Just like we are all different, so too are dogs. Who wouldn’t love a sea dog? Who couldn’t love a sea dog? Seadog is not a work dog or a fetch dog or a trick dog or a clean dog, he’s a ‘find-and-roll-in-the-fish dog’. He’s a rapscallion and his day at the beach is described in lots of hyphenated phrases, until he is a ‘Pee-ee-euw, Seadog’. After the day is done when he’s all stinky with fish he becomes a ‘sit-still-till-it’s-done dog’ and succumbs to a bath.
With Saxby’s clever use of alliteration and assonance, children and adults will have fun twisting their tongues around the rhythm and rhyme as they go on Seadog’s adventures at the beach.
Tom Jellett has captured the enthusiasm and joy of such a scruffy, lovable dog. The endpapers give the book even more sea-appeal with a patchwork of international maritime signal flags. There are lots of close-up pictures of Seadog that make you feel as if you could give him a pat and hold your nose as you smell his fishy fur.
Claire Saxby is prolific in her writing and admits to being inspired by her own children, memories of childhood and by the children around her. It helps that she has a dog that often pretends to be a cat.
Tom Jellett is not only a bestselling illustrator of books for children; he also has been an editorial illustrator for umpteen print publications.
This is one picture book for 3 and up that will become dog-eared from love.
Saturday, 18 May 2013
PB RRP $11.99
Reviewed by Jenny Heslop
The year five cross-country race is an important one for Jack and his mate Eric. It is really the race to end all races - the one where Jack is finally going to beat Rocket Robertson, his racing nemesis. And it is the race that Eric is finally going to make it to the finish line.
In order to achieve these goals, the boys will need plenty of training – and maybe a little help from the spangled drongoes, those cheeky birds who hang out at the creek.
Drongoes is a title in the Mates – Great Australian Yarns series and is perfect for young readers. It is an easy-read chapter book but with a storyline which will also satisfy older reluctant readers. The connotations of drongoes (one of which is a horse famous for not winning a race) adds an extra dimension to the story which older readers will appreciate without affecting younger reader’s enjoyment. The humour is appropriate for both readerships as well.
This is an appealing book to look at as well as to read. The layout is attractive, with full colour illustrations which add to the enjoyment of the reading experience. The pictures echo the humour of the text. The double spread illustration of Jack and Eric training, silhouetted in the setting sun, followed by a flock of drongoes, beautifully evokes the enormity of what the boys are trying to do.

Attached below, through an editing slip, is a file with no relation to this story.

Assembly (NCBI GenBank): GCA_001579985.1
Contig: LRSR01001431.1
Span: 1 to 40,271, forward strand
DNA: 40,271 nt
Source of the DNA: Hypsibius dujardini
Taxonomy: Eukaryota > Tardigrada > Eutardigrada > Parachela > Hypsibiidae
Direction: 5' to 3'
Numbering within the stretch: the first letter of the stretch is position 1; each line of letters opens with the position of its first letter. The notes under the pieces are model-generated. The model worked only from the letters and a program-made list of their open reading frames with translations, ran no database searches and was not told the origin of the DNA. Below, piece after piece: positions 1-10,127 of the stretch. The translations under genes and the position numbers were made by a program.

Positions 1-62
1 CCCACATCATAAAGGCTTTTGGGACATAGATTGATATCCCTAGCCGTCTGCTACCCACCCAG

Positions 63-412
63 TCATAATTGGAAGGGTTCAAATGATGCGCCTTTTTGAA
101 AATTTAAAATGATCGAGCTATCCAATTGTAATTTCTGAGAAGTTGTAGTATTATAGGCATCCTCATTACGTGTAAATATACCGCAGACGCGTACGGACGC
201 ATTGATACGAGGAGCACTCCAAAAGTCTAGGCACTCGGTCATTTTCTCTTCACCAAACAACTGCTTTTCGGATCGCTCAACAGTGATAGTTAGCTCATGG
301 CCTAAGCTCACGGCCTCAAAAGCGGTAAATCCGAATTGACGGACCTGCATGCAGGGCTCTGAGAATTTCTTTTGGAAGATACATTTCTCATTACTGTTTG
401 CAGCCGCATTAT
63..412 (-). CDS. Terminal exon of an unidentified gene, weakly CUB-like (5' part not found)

This is a funny story highlighting the notions of winning not being everything, of loyalty, and of the great Aussie spirit of ‘giving it a go’. It will appeal to many young readers, especially those who relish a good sporting challenge. Jack and Eric are great characters to cheer for.
This will be enjoyed by children from seven and up.
Friday, 17 May 2013
My Band by Elizabeth Lea, illustrated by Chantal Stewart (National Library of Australia)
HB RRP $17.99
Reviewed by Anastasia Gonis
This is a musical book full of fun and movement that educates and informs. The focus is on the introduction of ten instruments that any child would learn if they were to join a band. Each instrument is introduced by the letter that it begins with set in large font on the outside of the lift-the-flap section. Underneath is the instrument with information on how to play it, what it is made of, how it is held, what the major pieces are called and the family it belongs to: woodwind, brass, percussion or string.
The pages are made of sturdy but light plasticised cardboard that will easily wipe clean. The illustrations are enchanting – light-hearted and joyful, surrounded by notes and filled with colour. After the ten instruments have been presented, it’s time for the whole band to play together.
At the back of the book there are eight craft activities to make: a guitar, French horn, castanets, tambourine, panpipes, violin, oboe, and a kazoo. The method is easy and most households would have the things that are needed for these projects. Below each activity is a picture of, and information on, each instrument in the project section.
All NLA books are specifically created with combined learning and entertainment in mind. They are produced with great insight and meticulous preparation and thought.